Adding Observable Records to a BindingList – the Correct Way

To add observable records to the BindingList use the method (this was explained in detail in my earlier post).  Start by adding a property function to the ViewModel namespace that adds a new record as shown in Listing 2.  Wrapping the anonymous object with makes it observable.  We lose the predefined Contact “class”, but in a later post I will show how to use the WinJS.Class.define() construct to create a Contact Class.

addContact: function (firstName, lastName, age) { 
        { firstName: firstName, lastName: lastName, age: age }));
Listing 2 – Function for adding an Observable object to the BindingList

Adding contact records is as simple as calling the function on the ViewModel and passing in the correct parameters, as shown in Listing 3.

ViewModel.addContact("Philip", "Japikse", 44);
ViewModel.addContact("Fred", "Flinstone", 35);
ViewModel.addContact("Barney", "Rubble", 31);

Listing 3 – Adding Multiple Records

Adding A ListView to the Display

The ListView is a very powerful UI component, capable of displaying templated lists of items in various formats.  For this example, I am only going to use a portion of the capabilities.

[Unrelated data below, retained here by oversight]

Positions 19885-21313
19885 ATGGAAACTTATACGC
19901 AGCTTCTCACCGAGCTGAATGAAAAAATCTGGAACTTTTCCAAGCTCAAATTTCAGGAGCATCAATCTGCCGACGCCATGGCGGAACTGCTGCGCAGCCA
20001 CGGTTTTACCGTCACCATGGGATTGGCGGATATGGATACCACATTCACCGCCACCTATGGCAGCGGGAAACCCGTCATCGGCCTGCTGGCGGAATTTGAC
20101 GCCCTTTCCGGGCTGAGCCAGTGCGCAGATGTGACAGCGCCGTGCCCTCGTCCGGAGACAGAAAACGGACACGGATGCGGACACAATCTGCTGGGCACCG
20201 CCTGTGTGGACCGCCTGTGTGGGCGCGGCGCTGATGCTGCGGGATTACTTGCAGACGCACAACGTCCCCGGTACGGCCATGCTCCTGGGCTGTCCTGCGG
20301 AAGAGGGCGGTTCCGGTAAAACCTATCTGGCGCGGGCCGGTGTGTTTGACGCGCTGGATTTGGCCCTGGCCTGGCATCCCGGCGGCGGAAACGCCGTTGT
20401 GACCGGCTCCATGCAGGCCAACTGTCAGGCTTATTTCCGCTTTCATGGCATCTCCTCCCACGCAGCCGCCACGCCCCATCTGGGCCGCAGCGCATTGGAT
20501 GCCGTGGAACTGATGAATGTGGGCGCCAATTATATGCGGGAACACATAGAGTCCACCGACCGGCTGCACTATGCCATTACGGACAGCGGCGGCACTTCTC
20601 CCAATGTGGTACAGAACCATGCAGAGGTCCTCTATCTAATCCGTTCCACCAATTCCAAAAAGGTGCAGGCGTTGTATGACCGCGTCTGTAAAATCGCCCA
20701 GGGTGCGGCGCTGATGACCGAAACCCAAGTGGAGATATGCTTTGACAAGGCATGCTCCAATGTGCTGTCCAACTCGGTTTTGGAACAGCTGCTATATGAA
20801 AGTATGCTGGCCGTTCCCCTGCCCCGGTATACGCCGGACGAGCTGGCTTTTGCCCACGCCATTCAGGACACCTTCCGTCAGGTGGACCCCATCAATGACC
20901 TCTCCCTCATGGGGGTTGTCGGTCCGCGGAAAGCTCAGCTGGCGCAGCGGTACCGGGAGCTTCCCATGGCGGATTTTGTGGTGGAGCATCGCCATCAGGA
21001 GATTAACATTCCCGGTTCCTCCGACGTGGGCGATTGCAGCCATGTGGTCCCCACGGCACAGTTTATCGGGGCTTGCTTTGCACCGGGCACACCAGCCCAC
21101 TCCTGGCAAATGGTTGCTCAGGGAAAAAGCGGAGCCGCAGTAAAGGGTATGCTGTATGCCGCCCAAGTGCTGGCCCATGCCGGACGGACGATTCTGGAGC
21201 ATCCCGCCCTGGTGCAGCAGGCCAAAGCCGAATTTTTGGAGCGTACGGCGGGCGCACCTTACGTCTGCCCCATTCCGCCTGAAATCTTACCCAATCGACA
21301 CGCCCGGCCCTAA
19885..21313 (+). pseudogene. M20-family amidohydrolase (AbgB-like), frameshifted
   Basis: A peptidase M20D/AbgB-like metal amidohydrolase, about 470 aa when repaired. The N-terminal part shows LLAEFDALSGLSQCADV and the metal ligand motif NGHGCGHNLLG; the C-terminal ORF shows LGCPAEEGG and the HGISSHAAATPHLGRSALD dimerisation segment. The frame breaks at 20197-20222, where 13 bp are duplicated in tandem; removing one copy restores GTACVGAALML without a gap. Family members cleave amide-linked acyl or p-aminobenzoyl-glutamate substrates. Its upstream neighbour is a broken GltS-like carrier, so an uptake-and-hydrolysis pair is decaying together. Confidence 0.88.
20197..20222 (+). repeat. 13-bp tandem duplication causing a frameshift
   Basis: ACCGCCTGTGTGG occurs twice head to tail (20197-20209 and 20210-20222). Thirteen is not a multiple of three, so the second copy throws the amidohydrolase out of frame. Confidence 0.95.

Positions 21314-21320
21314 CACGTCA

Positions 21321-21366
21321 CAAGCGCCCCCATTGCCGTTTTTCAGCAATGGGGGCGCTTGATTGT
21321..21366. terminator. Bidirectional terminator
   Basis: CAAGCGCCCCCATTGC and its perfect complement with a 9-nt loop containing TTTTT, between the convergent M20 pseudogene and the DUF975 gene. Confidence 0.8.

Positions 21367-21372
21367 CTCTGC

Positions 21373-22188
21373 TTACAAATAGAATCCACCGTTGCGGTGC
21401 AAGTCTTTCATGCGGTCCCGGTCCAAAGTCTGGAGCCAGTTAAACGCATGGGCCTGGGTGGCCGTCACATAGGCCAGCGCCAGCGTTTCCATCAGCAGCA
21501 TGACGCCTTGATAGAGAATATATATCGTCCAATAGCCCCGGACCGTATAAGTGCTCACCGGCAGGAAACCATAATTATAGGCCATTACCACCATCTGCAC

There are two ways to add a list view into our html pages – typing the html by hand or using Blend (which is now free with paid Visual Studio editions).  Normally I use Blend for all of my User Interface work, but adding a ListView to our default page is very trivial.

We need to add two items.  The first is the actual ListView, the second is the template to clean up the display. 

ListView Binding Templates

Binding templates customize the display of each item in a ListView.  They are created by assigning a <div> tag the WinJS.Binding.Template data-win-control, and then filling in the html with appropriate markup and data-win-bind statements.

For simplicity, I am going to use the same two column display in the item detail (from my last post), with some slight modifications. The first point to call out is the “extra” <div> tag.  The first tag is for the data-win-control.  To handle the layout through CSS, the markup needs to be in a tag with the “twoColumnLayout” class.  However, these are ignored in the tag that defines the Template, so the markup contains another <div> tag with the correct class assignment.  The only other difference is that I reduced the size of the text, using “win-type-x-large” instead of “win-type-xx-large”, both of which are defined in the CSS files that are part of the Windows Library for JavaScript 1.0 reference.  The template is shown in Listing 4.